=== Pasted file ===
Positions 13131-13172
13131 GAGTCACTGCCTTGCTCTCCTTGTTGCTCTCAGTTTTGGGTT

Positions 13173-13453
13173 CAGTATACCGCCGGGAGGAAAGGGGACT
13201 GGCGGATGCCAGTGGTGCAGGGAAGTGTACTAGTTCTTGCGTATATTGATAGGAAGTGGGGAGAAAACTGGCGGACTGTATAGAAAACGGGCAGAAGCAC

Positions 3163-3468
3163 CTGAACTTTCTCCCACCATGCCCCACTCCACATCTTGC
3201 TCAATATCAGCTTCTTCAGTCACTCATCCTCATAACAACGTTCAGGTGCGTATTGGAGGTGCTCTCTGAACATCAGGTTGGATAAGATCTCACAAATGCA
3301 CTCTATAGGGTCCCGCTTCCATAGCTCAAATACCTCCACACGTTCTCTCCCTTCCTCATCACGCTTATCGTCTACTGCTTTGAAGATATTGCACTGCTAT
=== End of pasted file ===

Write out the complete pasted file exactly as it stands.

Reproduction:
Positions 13131-13172
13131 GAGTCACTGCCTTGCTCTCCTTGTTGCTCTCAGTTTTGGGTT

Positions 13173-13453
13173 CAGTATACCGCCGGGAGGAAAGGGGACT
13201 GGCGGATGCCAGTGGTGCAGGGAAGTGTACTAGTTCTTGCGTATATTGATAGGAAGTGGGGAGAAAACTGGCGGACTGTATAGAAAACGGGCAGAAGCAC

Positions 3163-3468
3163 CTGAACTTTCTCCCACCATGCCCCACTCCACATCTTGC
3201 TCAATATCAGCTTCTTCAGTCACTCATCCTCATAACAACGTTCAGGTGCGTATTGGAGGTGCTCTCTGAACATCAGGTTGGATAAGATCTCACAAATGCA
3301 CTCTATAGGGTCCCGCTTCCATAGCTCAAATACCTCCACACGTTCTCTCCCTTCCTCATCACGCTTATCGTCTACTGCTTTGAAGATATTGCACTGCTAT